Bull James on NXT Lacking Characters, Being Released as “Bull Fit” Was Getting Over, Today’s Character Development vs Attitude Era

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(Photo by Scott Dudelson/Getty Images)

Former WWE NXT star Bull James recently appeared on Vince Russo’s “The Brand” podcast which you can listen to in full at this link. Below are some highlights from James:

On Why There Aren’t Characters in NXT:

It  makes sense as to what you mean, and I’m going to sum it up the issue in two words, at least to why it hasn’t been the way it was, and the way it should be: Dusty Rhodes. When Dusty passed away, I feel as though, there was this void that he couldn’t feel. He knew us on a personal level, and dealt with us in a certain way, and knew which direction to run with it. I think once it gets in the hands of other people; in creative there are so many people now, and there are plenty of different opinions of people to listen to, and then all of a sudden, it went from initially what it was, something pure, like an example being Adam Rose. When it gets far away from where it was supposed to be, and where creative originally should have been for it, it falls flat on it face. It’s no fault to the talent, but that is what happened when Dusty passed away.

On If He’s Worried Whether Or Not There Isn’t Any Creative Assistance in Their Characters:

I think, where we were at. It was starting to work, especially on live events; we hadn’t put the “Bull Fit” Character on TV yet. I think, the concern was more for the people who hadn’t been around Dusty a lot because they weren’t going to get that guidance. It’s not to say there wasn’t anyone good down there for guidance and knew what they were doing, but Dusty had a way around it where he could just see someone, turn the volume on them and turn them into a star. It was unreal; and I think not having that for the younger guys, I believe took out so much of how good that place was for a long time. Not that it’s not good now, but he just made it special.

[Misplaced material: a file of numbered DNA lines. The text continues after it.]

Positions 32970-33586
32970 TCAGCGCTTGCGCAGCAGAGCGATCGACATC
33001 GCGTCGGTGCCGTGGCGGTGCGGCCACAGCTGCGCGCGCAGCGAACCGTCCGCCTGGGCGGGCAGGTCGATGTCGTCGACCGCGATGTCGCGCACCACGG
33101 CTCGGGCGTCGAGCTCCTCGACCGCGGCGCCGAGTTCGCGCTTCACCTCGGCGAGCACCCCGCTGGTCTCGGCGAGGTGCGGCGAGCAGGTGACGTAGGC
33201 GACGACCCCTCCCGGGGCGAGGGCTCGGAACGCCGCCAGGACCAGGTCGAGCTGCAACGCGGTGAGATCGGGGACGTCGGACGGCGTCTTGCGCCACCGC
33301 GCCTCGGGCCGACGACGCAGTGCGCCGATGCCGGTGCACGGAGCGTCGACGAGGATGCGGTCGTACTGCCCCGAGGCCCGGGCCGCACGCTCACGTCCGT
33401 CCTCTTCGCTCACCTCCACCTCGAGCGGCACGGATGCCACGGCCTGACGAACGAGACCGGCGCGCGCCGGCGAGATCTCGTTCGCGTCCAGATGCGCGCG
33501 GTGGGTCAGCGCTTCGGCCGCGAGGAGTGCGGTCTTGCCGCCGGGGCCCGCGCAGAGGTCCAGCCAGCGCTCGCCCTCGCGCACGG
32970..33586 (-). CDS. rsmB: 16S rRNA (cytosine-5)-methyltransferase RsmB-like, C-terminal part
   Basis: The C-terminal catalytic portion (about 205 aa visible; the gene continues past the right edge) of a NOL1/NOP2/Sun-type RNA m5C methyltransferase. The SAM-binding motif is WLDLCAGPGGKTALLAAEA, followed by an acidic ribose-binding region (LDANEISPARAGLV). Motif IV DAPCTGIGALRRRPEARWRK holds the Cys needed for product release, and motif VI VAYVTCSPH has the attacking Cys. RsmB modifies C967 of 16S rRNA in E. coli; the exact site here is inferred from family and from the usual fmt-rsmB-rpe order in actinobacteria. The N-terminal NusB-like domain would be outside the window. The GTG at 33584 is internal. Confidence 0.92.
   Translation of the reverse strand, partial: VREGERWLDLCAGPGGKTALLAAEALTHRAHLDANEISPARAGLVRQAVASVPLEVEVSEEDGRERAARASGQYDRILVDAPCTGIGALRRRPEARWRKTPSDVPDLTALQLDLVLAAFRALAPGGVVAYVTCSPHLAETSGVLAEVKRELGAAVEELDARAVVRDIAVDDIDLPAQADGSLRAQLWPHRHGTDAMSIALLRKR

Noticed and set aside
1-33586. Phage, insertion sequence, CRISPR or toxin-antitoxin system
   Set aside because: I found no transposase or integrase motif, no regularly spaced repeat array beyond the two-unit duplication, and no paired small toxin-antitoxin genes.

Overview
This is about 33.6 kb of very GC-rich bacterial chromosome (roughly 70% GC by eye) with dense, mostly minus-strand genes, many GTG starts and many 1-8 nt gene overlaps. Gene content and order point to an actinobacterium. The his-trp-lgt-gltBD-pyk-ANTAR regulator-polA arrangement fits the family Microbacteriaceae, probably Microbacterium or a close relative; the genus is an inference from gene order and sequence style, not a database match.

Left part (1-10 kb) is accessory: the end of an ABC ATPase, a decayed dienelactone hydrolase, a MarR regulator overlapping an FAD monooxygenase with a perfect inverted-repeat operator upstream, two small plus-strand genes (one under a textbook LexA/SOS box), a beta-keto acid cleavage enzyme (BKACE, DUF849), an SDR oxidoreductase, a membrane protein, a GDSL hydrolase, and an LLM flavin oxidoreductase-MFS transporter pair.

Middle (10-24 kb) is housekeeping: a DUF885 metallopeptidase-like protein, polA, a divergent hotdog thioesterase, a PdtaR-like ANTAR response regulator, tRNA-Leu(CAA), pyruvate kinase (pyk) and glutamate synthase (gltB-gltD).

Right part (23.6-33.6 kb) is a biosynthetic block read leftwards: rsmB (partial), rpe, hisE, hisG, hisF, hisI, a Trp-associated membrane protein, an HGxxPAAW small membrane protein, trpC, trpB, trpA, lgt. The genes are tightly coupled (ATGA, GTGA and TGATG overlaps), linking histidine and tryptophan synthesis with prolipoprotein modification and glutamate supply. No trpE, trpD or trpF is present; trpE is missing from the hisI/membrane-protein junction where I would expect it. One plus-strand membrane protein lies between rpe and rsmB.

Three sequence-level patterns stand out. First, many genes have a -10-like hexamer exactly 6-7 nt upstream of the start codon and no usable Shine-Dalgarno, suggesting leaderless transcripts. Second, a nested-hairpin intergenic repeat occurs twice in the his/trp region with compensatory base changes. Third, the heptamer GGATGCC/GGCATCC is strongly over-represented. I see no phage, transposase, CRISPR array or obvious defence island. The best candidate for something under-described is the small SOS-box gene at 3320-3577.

On the Attitude Era Characters Against Today’s Lack of Character Development:

We would always talk shop in the car, where we would talk about wrestling to one another. We would bring up the Attitude Era, and never was there a character who was on that show that wasn’t an over character, now all of a sudden it’s, hey, you’re going to get over, but only as much as we want you to.

On Not Understanding Today’s Psychology Regarding Character Development:

I don’t understand it at all. It’s funny because, being released, and especially where I was that I didn’t see it coming. It’s kind of like, you start second guessing yourself, and wonder whether or not you did something wrong. You start talking to people, and everything I put together, and the best way I was able to figure it out was that I got something over that wasn’t supposed to be over. To me, it’s ridiculous, because here I was thinking, what did I do? I showed up everyday, I was a good soldier, I put a smile on my face, I helped the younger guys. I went out of my way to sit in the truck and learned how they did things if I wasn’t booked on the show. I was talking to the camera guys, and went out of my way to learn production and every facet of the business, and I love this business, it’s all I ever wanted to do. With that being said, there was a point in time if you wondered the things they were doing to you were a rib? If it were a rib, I would still go out there and do my job and eventually work out. Suddenly, the “Bull Fit” character began to get over, then I suddenly got released. I was kind of going, how does that make sense? Then you see, there are guys down there that are getting over, but will never get that shove from Creative, and to me, it’s really sad. It just becomes, it’s just the way it is, and that sucks.